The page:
Despite August being one of the hottest months in Spain and the one month of the year when many official companies and offices shut up shop, not everyone necessarily wants to take their break at the same time as everyone else.

Taking your holidays in August means less availability in hotels, overcrowding and more expensive transport and accommodation. If you don’t have children who are off from school during the summer months, then you may wish to take your vacation days at another time of the year, when it’s less busy and cheaper.

To answer the question it’s important to know the details about what the law says about how paid time off is taken, requested, imposed, or granted.

What laws or regulations dictate the rules about paid holiday time?

There are three different sets of rules and regulations, which are responsible for regulating the laws on vacation time in Spain. 

Firstly, you need to look at the Spanish Workers’ Statute, which includes rights, duties and obligations applicable to all salaried workers in Spain.

Secondly, you need to be aware of the collective sector and/or company agreements, which may dictate the rules for a particular industry for example.

Thirdly, you need to look at the contract, which you signed with your employer when you started working for them. This sets out your individual circumstances and the rules you must abide by.   

Workers Statute

As a general rule, all employees are subject to the Workers’ Statute. Holidays are part of this and are the subject of article 38. These conditions can never be contradicted by individual companies and are set as a guaranteed minimum. 

The minimum number of holidays in Spain is 30 calendar days per year. This equals two and a half days per month worked, in the case of temporary contracts. The statute states that vacations must be taken between January 1st and December 31st in separate periods, but one of them must be for at least two weeks. They are always paid and cannot be exchanged for financial compensation.

The period when you can take them is set by a common agreement between the employer and the worker, in accordance with what is established in the collective agreements on annual vacation planning. If there is disagreement, the social jurisdiction is resorted to.

At a minimum, the company must offer vacation days at least two months before the beginning of the holiday period, so that the employee has time to organise and book.   

When the planned time to take vacations coincides with a temporary disability, pregnancy, or childbirth, you have the right to enjoy the vacations at another time, even after the calendar year is over.

Collective agreements on vacations  

Your sector’s collective agreements may also help to answer this question. These aim to improve upon the basic and general rights that are included in the Workers’ Statute. They seek to adapt the rules to each type of industry or company. They could, for example, set out extra vacation days, which are greater than the standard 30 calendar days.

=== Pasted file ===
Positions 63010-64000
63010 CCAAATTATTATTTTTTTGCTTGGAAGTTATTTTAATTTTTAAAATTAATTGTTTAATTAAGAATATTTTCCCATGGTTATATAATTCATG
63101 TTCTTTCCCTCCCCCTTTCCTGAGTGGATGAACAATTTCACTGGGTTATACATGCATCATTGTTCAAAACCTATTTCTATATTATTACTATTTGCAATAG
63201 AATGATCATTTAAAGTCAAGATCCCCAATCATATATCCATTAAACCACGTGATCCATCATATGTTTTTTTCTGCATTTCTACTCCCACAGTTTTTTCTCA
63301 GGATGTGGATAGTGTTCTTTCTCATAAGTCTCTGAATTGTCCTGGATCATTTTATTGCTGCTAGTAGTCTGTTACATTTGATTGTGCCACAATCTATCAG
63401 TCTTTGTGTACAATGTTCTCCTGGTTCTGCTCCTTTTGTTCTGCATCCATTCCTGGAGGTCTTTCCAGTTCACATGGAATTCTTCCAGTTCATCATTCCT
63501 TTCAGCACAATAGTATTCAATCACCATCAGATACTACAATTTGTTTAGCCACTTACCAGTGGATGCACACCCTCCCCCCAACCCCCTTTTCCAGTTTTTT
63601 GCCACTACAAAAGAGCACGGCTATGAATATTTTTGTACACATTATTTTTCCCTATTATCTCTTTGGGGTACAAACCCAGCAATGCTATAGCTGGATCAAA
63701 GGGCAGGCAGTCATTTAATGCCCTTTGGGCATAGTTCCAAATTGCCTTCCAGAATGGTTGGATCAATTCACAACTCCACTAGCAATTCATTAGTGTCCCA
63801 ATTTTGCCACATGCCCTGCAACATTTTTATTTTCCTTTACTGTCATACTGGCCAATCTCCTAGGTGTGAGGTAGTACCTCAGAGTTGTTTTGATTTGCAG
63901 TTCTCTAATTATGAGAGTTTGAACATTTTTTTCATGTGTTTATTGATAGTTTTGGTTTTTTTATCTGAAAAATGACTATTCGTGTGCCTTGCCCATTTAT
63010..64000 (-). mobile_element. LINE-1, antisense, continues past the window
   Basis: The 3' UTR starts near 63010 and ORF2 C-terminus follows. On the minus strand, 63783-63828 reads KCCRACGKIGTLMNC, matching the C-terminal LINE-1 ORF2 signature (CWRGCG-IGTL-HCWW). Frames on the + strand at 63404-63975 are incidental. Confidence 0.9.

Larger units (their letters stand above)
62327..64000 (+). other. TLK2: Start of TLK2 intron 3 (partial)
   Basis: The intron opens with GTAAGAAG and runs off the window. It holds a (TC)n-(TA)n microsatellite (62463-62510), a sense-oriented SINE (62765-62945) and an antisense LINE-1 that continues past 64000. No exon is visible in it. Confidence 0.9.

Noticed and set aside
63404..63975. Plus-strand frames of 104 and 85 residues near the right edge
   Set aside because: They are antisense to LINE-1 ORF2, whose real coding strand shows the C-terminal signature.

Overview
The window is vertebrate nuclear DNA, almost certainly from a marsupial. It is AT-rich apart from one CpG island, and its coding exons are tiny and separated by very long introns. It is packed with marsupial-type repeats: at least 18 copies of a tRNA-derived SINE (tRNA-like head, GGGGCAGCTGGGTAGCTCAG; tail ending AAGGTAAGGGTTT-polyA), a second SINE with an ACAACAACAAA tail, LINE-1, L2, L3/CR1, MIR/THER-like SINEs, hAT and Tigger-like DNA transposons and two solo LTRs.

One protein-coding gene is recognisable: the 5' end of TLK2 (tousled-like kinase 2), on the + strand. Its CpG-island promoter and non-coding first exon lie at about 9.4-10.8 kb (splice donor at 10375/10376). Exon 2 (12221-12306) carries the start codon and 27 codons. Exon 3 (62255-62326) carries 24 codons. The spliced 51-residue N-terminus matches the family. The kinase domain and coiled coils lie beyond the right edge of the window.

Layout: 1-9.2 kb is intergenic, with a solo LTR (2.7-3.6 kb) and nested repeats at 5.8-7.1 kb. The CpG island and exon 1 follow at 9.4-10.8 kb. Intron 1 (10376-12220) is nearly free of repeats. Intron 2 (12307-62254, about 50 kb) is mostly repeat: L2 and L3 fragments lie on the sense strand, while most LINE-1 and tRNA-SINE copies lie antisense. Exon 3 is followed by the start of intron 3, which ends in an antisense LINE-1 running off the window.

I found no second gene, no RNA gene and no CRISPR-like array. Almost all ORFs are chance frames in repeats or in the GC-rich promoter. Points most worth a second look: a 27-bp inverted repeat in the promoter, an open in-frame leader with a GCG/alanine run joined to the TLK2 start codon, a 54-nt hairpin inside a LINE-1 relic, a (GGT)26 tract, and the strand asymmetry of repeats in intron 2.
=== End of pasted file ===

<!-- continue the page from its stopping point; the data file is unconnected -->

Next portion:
You will need to find out what your specific sector or company’s collective agreement is. There is a possibility that your sector or company has mandatory summer vacations for the month of August and in that case, you can choose vacation dates, but only within this month.

Your work contract 

Lastly, you will need to consult your individual contract which you signed with the company when you were hired.  As well as the minimum conditions set out in the Workers’ Statute, your contract sets out your particular agreement with your employer in terms of holiday duration, the work calendar and other details.

Therefore, you should state in your contract whether you have to take your holidays during August, or if you’re free to take them at other times of the year.

If after consulting these three sets of regulations and there are still in doubt or in disagreement with your company about vacations, such as having to take them during the month of August, you should consult a lawyer specialising in labor law. They should be able to give you an answer specific to your situation.  

Can I appeal or disagree and what are the consequences? 

To appeal or express disagreement with what is proposed by the company, there is a period of 20 business days from when the vacation schedule is sent out, after which time you don’t have the right to show that you disagree.  

Companies can proceed to disciplinary dismissals due to abandonment of the job if you decide to take vacations that have not been granted or agreed upon with your employer. To avoid this type of problem, always make sure you have a record in writing of your request for vacation time and subsequent approval by the company.